SIDS risk is calculated for a 2-month-old, female baby of European ancestry. The low-risk baby is of average birth weight and has a 30-year-old mother who does not smoke or drink. The high-risk baby is of low birth weight and has parents who smoke and a 21-year-old mother who has more than two alcoholic drinks regularly.
Cristina Spanò for NPR. / Sources for statistics: BMJ Study On Bed-Sharing (SIDS); NOAA (lightning); CDC (drowning and car accident); NIH (peanut allergy)
Sources for statistics: BMJ Study On Bed-Sharing (SIDS); NOAA (lightning); CDC (drowning and car accident); NIH (peanut allergy)
SIDS risk is calculated for a 2-month-old, female baby of European ancestry. The low-risk baby is of average birth weight and has a 30-year-old mother who does not smoke or drink. The high-risk baby is of low birth weight and has parents who smoke and a 21-year-old mother who has more than two alcoholic drinks regularly.

Instinct and tradition, but is it safe?

There is no question that many moms have an instinct to sleep with their babies. And many babies have strong opinions about wanting to sleep with their moms. Demanding to be held is a newborn's forte.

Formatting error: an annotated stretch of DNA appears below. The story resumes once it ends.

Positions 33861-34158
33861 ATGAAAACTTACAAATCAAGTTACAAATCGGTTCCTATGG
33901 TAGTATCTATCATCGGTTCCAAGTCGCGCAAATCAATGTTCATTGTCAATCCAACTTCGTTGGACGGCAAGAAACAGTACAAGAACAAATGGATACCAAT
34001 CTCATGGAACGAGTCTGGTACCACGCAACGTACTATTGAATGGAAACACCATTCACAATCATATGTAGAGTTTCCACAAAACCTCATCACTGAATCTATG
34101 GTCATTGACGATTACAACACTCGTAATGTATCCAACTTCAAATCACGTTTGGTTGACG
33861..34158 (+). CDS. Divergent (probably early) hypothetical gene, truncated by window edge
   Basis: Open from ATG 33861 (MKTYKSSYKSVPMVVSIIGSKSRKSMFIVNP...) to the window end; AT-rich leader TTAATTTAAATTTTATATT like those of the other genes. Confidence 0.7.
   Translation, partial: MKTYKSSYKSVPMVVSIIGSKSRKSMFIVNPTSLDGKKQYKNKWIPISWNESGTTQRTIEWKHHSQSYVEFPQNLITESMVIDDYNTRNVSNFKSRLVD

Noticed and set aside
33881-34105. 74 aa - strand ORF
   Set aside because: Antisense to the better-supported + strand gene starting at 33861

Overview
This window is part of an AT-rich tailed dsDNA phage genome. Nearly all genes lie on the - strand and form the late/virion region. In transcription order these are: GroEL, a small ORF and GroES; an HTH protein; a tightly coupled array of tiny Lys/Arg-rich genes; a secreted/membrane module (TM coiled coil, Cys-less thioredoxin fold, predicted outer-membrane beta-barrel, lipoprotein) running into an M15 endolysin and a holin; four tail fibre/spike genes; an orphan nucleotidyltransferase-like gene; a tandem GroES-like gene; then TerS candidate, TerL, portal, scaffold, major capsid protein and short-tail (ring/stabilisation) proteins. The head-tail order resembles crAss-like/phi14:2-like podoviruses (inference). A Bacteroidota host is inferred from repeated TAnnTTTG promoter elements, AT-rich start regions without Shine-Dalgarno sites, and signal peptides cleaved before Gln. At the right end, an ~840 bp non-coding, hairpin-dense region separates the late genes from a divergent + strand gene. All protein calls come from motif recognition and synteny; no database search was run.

There is good reason for this mutual pull toward each other, says James McKenna, an anthropologist at Notre Dame who has been studying infant sleep for 40 years.

"Human babies are contact seekers. What they need the most is their mother's and father's bodies," McKenna says. "This is what's good for their physiology. This is what their survival depends on.

What's more, the practice of bed-sharing is as old as our species itself. Homo sapien moms and their newborns have been sleeping together for more than 200,000 years, says anthropologist Mel Konner at Emory University.

Modern hunter-gatherer cultures provide our best insight into the behaviors of our early ancestors, and bed-sharing is universal across these groups, he says.